From: Norbert Lindenberg (Norbert.Lindenberg@Sun.COM)
Date: Mon Nov 15 2004 - 12:20:31 CST
Thank you for your feedback. Adding a warning to the description in
DataInput sounds like a good idea. In the meantime, if somebody wants
to use modified UTF-8 outside the Java context, please point them to
Unfortunately, since this encoding is widely used within the Java
context, we can not deprecate it.
Theodore H. Smith wrote:
> I take your point that you are well aware of this. However some of your
> users are not so aware, having read your information on "Modified
> UTF-8" and thinking "hey, well is Sun do it, then it must be OK for me
> to do it too!"
> This thread, was inspired by exactly that. Someone point me to this
> page, using it as "proof" that modified UTF-8 is an acceptable thing to
> While you are well aware, the users aren't. I think it would be a good
> idea to add a small note saying that this feature is going to be
> changed in future versions of Java, or perhaps Deprecated, due to its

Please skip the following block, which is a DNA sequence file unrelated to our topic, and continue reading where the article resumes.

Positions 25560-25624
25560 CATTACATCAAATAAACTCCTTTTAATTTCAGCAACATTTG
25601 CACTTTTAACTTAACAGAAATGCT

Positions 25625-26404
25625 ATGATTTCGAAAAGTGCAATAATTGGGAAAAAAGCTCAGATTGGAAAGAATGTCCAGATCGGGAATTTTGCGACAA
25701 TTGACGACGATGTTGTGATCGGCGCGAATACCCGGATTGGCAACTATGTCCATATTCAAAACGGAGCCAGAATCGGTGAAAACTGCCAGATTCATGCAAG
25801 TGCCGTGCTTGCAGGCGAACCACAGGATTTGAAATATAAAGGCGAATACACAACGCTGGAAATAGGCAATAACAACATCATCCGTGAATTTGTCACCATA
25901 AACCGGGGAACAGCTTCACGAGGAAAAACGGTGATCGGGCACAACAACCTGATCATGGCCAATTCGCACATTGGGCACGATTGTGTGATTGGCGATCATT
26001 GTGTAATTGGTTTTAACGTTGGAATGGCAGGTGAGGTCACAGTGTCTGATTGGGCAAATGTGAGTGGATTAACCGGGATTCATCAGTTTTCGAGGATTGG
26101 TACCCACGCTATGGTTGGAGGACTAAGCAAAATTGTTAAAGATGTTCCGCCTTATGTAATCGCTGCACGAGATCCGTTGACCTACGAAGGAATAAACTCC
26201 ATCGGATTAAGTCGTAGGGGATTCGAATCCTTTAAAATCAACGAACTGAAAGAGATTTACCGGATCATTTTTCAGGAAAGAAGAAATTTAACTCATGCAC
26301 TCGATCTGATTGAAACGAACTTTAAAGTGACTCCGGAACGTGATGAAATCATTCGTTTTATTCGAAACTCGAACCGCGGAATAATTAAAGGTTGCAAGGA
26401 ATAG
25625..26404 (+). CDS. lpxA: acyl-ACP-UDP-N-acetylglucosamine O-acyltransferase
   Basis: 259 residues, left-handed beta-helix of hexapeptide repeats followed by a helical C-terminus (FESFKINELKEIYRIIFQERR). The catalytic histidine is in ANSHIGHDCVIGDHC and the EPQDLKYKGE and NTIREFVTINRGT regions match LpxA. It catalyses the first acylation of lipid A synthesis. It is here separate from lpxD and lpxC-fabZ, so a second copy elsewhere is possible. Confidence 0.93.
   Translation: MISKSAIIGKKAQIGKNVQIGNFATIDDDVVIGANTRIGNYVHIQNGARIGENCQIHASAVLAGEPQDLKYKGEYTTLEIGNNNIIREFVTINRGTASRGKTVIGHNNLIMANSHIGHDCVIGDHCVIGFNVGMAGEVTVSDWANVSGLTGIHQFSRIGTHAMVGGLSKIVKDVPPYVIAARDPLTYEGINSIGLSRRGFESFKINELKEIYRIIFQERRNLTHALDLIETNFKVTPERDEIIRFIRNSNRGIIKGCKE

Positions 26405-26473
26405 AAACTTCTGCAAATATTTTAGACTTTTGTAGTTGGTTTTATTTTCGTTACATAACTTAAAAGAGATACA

> incompatibility. Just a small note, on that page and similar pages,
> with the phrase "This will be deprecated in the future because it
> currently contradicts the standard behaviour"... that would make a
> *huge* difference.
> That aside.
> I'm just curious about the \0 thing. What problems would having a \0 in
> UTF-8 present, that are not presented by having \0 in ASCII? I can't
> see any advantage there.
> The only advantage I can imagine, would be using UTF-8 for storing \0
> in places that previously weren't possible. To me, that sounds like a
> strange way to add a feature.
> On 12 Nov 2004, at 23:58, A. Vine wrote:
>> FYI, we are well aware of this shortcoming (modified UTF-8), and with
>> each release try to mitigate it even further. The problem is that it
>> is so deep in the code (note that it is since Java 1.0) that it is
>> not easy to eliminate without breaking a lot of existing stuff,
>> something that the Java team strive to avoid.
>> Theodore H. Smith wrote:
>>> If only people could sue for suggesting bad coding practices ;o)
>>> Theodore H. Smith - Software Developer.
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